'The House At The Edge Of Night' Is A Comforting, Familiar Place Catherine Banner's new novel takes familiar tropes — it's a multigenerational family saga set in Sicily, and yes, there's limoncello and dancing in the piazza — and makes them fresh and inviting.
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Book Reviews

'The House At The Edge Of Night' Is A Comforting, Familiar Place

Amadeo Esposito's first sight of the island of Castellamare is "a low and brooding thing on the horizon, no more than a rock on the water." On one side, the lights of Sicily are visible; on the other side, pure black stretching all the way to Africa.

Esposito is a doctor desperate for work, and the only place that will take him is a tiny, rocky island off the coast of Sicily. There, he starts a family, and the story of the dynasty and the island bar they own is the central narrative of Catherine Banner's new The House at the Edge of Night, a family saga that demonstrates that ideas don't have to be new to be good.

Derek Walcott's lines "But islands can only exist / if we have loved in them" ornament the first page of The House at the Edge of Night, impressively meaningless words that nonetheless have a sundrenched romance to them. In a similar way, The House at the Edge of Night is a lovely novel but not a precise one, a misty Mediterranean dream of a book in which there is only room for the emotions found in children's tales: sad, glad, hopeful, lonely. Women are beautiful, men are tall, the air smells of bougainvillea.

Esposito has an affair with the count's beautiful wife in the caves by the sea, and the count bans him from working as a doctor. He opens a bar in the House at the Edge of Night — so-called because it looks out on the dark vastness of the sea — and he and his descendants maintain it through the Allied invasion of neighboring Sicily, the advent of the Internet and the 2008 financial crisis.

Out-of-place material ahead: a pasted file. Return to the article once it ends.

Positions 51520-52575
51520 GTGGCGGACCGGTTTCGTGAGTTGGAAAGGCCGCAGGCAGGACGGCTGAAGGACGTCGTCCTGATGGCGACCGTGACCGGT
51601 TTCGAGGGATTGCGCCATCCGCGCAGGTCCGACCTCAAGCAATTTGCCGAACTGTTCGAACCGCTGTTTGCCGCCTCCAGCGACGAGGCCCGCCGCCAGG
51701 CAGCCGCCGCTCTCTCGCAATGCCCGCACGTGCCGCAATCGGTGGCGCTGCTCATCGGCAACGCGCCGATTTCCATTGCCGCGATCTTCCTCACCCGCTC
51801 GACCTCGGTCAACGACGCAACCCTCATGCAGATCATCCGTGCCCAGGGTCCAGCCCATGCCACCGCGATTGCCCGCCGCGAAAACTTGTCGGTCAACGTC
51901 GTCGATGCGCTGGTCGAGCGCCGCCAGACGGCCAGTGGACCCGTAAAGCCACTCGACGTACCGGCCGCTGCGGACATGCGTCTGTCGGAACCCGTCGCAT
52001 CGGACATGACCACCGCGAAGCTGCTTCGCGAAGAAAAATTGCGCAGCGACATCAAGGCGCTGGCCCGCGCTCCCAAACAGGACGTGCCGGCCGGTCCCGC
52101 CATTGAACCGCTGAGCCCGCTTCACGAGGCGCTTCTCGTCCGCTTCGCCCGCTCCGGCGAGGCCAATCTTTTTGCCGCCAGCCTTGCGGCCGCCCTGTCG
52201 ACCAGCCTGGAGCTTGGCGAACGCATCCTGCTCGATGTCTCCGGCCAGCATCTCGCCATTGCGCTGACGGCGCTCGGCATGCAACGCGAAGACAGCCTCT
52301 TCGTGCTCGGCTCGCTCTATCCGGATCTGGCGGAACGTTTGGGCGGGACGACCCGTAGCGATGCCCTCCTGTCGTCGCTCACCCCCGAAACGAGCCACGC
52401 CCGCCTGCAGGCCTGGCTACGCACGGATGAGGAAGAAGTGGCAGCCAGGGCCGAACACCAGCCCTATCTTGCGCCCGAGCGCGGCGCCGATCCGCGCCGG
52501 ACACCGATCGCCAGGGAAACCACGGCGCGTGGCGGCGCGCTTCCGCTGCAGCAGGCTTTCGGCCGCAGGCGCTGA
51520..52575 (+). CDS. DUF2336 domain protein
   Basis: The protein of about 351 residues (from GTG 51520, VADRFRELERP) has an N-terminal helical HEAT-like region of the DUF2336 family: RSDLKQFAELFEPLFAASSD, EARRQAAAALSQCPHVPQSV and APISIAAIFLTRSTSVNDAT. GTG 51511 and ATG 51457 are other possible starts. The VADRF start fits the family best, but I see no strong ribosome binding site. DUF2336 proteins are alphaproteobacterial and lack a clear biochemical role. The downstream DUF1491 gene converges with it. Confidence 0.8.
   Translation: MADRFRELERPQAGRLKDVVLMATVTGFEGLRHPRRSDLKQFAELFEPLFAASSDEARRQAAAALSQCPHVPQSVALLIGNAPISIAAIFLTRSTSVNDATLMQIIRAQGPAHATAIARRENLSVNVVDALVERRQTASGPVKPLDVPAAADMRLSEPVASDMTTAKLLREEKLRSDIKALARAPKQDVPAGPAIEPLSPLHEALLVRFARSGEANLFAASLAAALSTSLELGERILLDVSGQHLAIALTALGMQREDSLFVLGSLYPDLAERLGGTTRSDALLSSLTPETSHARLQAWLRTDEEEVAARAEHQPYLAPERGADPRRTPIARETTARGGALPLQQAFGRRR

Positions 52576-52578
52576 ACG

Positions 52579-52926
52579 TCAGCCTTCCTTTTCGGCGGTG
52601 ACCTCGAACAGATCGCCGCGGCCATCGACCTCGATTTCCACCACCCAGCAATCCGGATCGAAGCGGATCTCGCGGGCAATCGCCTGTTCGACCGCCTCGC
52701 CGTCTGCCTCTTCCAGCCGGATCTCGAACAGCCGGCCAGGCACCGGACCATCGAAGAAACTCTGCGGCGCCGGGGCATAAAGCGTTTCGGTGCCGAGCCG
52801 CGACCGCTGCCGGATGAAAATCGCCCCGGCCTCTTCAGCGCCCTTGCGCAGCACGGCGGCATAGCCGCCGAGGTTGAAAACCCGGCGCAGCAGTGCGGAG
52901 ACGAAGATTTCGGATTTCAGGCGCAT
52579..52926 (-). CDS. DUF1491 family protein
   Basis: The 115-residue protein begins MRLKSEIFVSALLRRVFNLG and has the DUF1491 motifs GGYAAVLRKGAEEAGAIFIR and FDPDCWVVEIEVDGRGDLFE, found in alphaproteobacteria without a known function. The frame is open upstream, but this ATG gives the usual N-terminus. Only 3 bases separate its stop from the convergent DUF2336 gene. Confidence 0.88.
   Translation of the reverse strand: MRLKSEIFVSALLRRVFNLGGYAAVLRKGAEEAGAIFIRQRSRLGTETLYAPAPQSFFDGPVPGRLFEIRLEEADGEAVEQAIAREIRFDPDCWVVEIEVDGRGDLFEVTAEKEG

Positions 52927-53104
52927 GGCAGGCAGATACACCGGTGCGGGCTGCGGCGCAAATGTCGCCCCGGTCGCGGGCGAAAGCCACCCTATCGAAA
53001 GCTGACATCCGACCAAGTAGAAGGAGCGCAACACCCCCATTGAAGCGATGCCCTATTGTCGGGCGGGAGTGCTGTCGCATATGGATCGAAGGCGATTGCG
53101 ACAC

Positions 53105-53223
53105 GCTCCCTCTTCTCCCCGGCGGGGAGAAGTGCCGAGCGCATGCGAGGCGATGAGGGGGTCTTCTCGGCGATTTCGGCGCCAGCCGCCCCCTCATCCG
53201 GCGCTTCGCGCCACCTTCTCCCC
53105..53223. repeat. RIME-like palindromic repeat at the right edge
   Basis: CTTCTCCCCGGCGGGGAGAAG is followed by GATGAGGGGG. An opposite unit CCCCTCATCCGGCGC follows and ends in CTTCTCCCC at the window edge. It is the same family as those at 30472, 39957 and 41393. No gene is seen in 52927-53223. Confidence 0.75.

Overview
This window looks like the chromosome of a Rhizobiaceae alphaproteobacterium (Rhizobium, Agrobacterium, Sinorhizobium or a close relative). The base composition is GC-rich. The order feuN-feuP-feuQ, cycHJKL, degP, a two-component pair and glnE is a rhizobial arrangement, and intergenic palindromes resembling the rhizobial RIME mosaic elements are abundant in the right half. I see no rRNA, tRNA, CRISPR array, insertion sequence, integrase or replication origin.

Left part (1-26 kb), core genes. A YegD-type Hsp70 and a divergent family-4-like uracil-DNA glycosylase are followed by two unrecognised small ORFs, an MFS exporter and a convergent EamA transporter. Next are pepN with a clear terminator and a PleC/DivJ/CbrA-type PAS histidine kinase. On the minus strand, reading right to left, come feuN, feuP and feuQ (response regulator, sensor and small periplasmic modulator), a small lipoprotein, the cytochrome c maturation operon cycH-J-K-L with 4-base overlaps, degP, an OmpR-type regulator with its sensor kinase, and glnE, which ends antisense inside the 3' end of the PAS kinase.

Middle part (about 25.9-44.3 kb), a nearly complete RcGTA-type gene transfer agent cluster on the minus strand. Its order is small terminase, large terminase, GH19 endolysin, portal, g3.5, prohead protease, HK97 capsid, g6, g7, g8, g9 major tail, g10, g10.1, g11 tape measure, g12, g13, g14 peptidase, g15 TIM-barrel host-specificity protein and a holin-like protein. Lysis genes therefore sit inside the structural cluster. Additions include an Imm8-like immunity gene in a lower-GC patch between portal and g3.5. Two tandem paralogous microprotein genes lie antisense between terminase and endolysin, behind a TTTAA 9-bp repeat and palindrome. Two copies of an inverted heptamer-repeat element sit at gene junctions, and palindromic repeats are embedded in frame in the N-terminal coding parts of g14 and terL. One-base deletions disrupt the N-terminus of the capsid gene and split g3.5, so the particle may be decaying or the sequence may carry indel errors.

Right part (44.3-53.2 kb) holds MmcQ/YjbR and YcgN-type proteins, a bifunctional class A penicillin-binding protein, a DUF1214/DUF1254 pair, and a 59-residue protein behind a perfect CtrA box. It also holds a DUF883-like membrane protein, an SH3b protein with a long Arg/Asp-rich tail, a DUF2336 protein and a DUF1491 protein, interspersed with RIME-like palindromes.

Throughout, characters remain their most pleasantly totemic selves: the wicked count, the simple villagers, the stranger washed up on shore. Like good fictional Mediterraneans, they eat ricotta, drink limoncello and dance in the piazza. This exquisite and unabashed fulfillment of tropes is — when done as well as it is here — deeply satisfying, like a familiar recipe perfectly executed.

After all, tropes are tropes for a reason (and Sicilians really do eat ricotta, drink limoncello and dance in the piazza). The novel does not suffer from the fact that it uses familiar building blocks, or the fact that the inner lives of characters mostly stay there. Instead, it has the gnomic and suggestive simplicity of a folktale, koanic rhythms that let you fill in whatever complexity you can into the elisions.

The island is a place "where the earth heaved with stories," and each section opens with an island folktale that Amadeo has collected in a little red notebook. The story of the island is one of "invaders and exiles, eruptions of liquid fire and ghostly weeping, mourning voices and caves full of the click of white bones." The storyline then elegantly echoes the myths, which have been drawn from Italo Calvino's Italian Folktales, among other places.

Walcott's poem continues, "I seek, / As climate seeks its style, to write / Verse crisp as sand, clear as sunlight, / Cold as the curved wave, ordinary / As a tumbler of island water." Water, like most ordinary things, isn't: It is rich with danger and miracle. Banner animates the familiar: Like pictures of a childhood summer, or a half-forgotten smell, this book is sweet and heady with nostalgia; not radical, maybe, but comforting as a quilt.

Annalisa Quinn is a freelance journalist and critic covering books and culture.